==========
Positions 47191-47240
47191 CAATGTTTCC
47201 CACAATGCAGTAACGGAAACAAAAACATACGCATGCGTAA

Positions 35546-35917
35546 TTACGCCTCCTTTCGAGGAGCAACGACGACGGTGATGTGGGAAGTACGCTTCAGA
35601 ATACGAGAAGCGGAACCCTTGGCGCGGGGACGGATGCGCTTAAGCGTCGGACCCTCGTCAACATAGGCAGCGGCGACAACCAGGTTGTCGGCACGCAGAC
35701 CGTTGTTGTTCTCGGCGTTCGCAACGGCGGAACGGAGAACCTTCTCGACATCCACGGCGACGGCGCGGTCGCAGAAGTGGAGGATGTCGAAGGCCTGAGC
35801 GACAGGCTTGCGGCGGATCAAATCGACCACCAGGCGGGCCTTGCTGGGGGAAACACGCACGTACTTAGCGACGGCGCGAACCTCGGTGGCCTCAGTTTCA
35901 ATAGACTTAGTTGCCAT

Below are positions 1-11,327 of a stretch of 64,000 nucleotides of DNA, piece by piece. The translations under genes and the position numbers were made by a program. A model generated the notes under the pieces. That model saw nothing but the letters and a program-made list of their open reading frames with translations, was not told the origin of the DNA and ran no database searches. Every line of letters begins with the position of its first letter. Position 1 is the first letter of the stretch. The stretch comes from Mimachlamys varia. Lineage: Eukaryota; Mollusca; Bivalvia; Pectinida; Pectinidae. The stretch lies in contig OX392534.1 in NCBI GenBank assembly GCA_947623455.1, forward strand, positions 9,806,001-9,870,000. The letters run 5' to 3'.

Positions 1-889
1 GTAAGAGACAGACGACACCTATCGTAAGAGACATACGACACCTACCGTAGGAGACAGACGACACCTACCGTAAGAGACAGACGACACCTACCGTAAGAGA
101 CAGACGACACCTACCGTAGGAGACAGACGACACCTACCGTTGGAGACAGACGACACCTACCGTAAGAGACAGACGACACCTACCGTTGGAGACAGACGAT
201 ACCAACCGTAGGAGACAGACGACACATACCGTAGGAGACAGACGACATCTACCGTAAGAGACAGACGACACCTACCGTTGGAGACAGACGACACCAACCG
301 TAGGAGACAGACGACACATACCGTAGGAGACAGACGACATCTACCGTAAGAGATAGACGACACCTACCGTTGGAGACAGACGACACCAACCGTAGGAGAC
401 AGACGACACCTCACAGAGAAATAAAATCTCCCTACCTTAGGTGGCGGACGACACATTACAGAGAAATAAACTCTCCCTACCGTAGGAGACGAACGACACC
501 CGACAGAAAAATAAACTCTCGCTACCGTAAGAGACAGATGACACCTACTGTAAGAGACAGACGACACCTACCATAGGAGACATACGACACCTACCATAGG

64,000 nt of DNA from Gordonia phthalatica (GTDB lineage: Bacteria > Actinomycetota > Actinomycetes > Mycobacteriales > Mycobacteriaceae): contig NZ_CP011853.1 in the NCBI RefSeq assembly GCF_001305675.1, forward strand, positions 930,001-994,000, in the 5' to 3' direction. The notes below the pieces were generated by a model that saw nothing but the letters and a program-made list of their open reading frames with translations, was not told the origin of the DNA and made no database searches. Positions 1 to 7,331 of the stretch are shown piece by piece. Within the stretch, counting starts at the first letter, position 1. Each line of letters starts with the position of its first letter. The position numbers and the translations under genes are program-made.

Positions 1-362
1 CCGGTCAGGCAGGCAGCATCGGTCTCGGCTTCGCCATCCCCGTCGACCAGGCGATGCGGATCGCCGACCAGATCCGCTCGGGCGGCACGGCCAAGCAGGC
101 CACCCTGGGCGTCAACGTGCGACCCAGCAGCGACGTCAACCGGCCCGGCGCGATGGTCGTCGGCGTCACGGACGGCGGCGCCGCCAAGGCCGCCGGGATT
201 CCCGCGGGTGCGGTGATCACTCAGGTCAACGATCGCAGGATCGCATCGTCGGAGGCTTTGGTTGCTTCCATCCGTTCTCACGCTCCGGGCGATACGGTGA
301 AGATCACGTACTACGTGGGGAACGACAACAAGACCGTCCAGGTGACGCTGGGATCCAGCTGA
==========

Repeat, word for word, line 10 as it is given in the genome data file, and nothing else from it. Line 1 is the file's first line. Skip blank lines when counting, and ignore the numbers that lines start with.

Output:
Below are positions 1-11,327 of a stretch of 64,000 nucleotides of DNA, piece by piece. The translations under genes and the position numbers were made by a program. A model generated the notes under the pieces. That model saw nothing but the letters and a program-made list of their open reading frames with translations, was not told the origin of the DNA and ran no database searches. Every line of letters begins with the position of its first letter. Position 1 is the first letter of the stretch. The stretch comes from Mimachlamys varia. Lineage: Eukaryota; Mollusca; Bivalvia; Pectinida; Pectinidae. The stretch lies in contig OX392534.1 in NCBI GenBank assembly GCA_947623455.1, forward strand, positions 9,806,001-9,870,000. The letters run 5' to 3'.